I was looking at a post that Donald Trump made on Twitter last week. I wanted to see what people had to say about his statement. I came across a series of odd statements.
How many billions? Nobody knows. It might not even be one. He's a scammer, and you've been scammed.
Then the rebuttal:
Donald Trumps net worth is 4bil+. Even Forbes agrees.
And finally a false statement that can easily be invalidated with evidence:
Forbes says it's more like $2B.
So I went to Forbes website and here's what I saw:
You can check out the page here (please note it updates over time): http://www.forbes.com/profile/donald-trump/
I linked this information and the response I received was surprising:
Considering that Trump says that he considers his worth based on how he feels at the time, I don’t believe it.
And then the big finale:
do you believe forbes is right? Then is trump lying for saying its 10 Billion+ ???
So the illogical argument misquotes Forbes, I presented a correction, then the response was to invalidate Forbes and/or Donald Trump.
The question was not whether Forbes was a reliable source of information or that Forbes information was either accurate or inaccurate. The question was "What did Forbes say?"
Answer: Forbes said $4.5 Billion, not $2 Billion as claimed by the person in the conversation and not $10 Billion as claimed by Donald Trump.
Forbes seemed to be reliable enough to be misquoted at the time to serve the purposes of the presenter of the false argument, but once the correction was made to the presenter of the information, they tried to invalidate the presented facts by calling either or both Forbes and Donald Trump's claims into question.
This will NOT change the fact that Forbes DID NOT SAY it's more like $2 Billion.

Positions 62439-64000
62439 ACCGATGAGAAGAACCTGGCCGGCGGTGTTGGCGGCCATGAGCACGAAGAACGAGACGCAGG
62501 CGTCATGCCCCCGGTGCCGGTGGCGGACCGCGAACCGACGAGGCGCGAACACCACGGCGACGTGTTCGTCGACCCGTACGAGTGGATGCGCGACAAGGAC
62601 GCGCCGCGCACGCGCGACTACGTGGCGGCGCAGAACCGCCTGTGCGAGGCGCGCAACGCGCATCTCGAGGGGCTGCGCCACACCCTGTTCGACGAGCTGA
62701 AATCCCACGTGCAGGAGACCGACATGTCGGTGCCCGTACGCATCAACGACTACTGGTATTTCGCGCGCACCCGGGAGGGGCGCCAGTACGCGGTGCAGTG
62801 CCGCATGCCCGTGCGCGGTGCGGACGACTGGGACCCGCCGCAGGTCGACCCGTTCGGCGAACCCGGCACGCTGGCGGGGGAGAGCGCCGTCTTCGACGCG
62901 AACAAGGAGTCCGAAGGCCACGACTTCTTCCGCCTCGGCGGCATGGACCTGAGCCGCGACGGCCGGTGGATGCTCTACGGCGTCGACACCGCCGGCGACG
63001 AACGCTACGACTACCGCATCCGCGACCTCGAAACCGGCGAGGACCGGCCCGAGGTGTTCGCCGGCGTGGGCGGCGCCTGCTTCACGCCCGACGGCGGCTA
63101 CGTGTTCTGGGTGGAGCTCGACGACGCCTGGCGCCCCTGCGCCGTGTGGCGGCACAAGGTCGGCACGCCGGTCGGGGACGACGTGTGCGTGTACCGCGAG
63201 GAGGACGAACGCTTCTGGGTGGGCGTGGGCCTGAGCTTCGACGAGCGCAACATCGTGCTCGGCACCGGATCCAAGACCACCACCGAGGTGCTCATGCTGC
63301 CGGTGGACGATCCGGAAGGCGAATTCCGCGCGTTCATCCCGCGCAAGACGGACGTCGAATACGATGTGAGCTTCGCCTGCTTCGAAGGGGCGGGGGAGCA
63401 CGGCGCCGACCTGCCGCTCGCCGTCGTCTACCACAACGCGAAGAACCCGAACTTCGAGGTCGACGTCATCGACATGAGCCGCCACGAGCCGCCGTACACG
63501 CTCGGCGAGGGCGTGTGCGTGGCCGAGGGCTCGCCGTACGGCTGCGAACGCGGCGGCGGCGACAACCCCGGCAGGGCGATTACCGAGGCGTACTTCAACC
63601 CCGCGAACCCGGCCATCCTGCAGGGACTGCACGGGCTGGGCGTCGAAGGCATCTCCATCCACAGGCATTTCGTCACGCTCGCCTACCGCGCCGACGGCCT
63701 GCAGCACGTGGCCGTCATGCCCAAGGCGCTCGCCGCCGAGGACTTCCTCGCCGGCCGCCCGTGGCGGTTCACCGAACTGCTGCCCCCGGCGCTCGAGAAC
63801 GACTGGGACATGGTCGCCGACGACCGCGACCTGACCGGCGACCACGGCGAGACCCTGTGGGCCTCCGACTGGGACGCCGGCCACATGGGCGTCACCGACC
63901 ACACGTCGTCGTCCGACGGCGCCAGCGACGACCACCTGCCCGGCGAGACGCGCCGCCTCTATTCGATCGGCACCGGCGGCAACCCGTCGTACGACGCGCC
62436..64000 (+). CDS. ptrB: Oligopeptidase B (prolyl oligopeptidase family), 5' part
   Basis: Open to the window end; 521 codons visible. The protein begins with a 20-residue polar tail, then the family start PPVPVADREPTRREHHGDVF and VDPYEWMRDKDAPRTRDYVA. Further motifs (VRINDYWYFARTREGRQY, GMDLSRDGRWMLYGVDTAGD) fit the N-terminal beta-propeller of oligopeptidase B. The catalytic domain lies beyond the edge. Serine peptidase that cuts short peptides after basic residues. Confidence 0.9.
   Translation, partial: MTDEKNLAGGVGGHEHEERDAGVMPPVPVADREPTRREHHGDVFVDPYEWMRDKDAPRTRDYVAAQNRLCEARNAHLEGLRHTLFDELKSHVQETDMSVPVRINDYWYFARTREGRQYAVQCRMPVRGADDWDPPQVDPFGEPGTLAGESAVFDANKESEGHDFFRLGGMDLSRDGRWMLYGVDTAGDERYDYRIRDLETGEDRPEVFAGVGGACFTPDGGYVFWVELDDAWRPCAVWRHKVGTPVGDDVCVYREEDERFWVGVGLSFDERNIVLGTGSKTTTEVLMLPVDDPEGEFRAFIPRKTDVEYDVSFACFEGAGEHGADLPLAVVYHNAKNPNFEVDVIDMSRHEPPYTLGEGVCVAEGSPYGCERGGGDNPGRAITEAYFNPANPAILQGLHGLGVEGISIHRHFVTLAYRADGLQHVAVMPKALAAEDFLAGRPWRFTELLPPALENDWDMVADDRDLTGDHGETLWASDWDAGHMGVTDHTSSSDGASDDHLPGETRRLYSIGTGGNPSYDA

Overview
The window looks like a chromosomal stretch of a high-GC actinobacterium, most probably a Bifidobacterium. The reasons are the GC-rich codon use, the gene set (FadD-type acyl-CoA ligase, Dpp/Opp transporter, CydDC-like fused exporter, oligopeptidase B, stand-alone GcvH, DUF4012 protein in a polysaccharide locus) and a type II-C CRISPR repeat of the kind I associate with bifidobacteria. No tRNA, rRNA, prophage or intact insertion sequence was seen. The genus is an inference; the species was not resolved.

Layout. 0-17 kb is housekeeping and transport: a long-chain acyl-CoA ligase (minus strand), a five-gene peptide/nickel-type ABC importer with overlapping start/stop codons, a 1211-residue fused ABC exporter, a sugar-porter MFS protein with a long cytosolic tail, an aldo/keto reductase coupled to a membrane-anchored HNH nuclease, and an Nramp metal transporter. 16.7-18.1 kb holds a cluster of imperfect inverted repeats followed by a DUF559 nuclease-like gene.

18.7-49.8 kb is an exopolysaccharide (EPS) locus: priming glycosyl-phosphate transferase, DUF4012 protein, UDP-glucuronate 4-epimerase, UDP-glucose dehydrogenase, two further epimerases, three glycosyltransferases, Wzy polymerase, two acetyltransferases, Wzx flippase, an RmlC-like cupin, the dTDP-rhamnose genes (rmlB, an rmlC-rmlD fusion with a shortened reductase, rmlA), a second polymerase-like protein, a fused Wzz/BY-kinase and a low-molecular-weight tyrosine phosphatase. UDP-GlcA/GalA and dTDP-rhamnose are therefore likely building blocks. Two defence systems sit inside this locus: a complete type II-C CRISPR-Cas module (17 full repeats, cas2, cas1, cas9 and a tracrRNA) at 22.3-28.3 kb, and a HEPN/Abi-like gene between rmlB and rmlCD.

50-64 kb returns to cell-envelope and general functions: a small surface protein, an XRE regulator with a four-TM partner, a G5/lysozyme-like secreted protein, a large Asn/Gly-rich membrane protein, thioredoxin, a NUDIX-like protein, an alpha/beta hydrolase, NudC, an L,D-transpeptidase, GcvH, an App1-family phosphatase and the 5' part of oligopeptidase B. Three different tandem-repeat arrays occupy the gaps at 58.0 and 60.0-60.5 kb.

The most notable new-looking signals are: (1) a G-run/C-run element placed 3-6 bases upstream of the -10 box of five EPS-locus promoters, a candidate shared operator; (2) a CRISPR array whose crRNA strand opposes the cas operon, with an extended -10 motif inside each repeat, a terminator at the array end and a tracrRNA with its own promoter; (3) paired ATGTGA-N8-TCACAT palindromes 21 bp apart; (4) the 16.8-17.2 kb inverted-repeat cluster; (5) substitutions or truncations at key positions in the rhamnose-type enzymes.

Here's my answers today after thinking through this flawed logic:
If I say "The sun is green", there's evidence to prove my statement is false. What will remain true is the fact that I made the statement.— W.O. Cassity (@wocassity) March 27, 2016
I can make a false statement, the fact that I said it will be true, therefore it doesn't mean that the truth is invalidated by my statement.— W.O. Cassity (@wocassity) March 27, 2016
There's a failure in the critical thinking process to presume a false statement made also invalidates the truth that the statement was made.— W.O. Cassity (@wocassity) March 27, 2016
People like to misquote an unreliable source, but then when the correction is made, they try to invalidate the source to refute their error.— W.O. Cassity (@wocassity) March 27, 2016
You can't refute your own unreliable source to attempt make your statement true after you have misrepresented what the source actually said.— W.O. Cassity (@wocassity) March 27, 2016
In closing, I do not presume to know whether Forbes magazine is accurate or Donald Trump is lying about his fortune. What I do know that if you want to have a logical discussion, don't make stuff up and then try to cover up by attempting to shift the blame. Own up to your inaccurate statement to regain the trust among the other individuals in the conversation.
This is the problem with our society. Facts become irrelevant when people base their opinions on how they feel. If I trusted my gut everytime I was feeling lucky enough to buy a lottery ticket, I'd be a broke man.
Use some critical thinking skills. Or what most of refer to as thinking.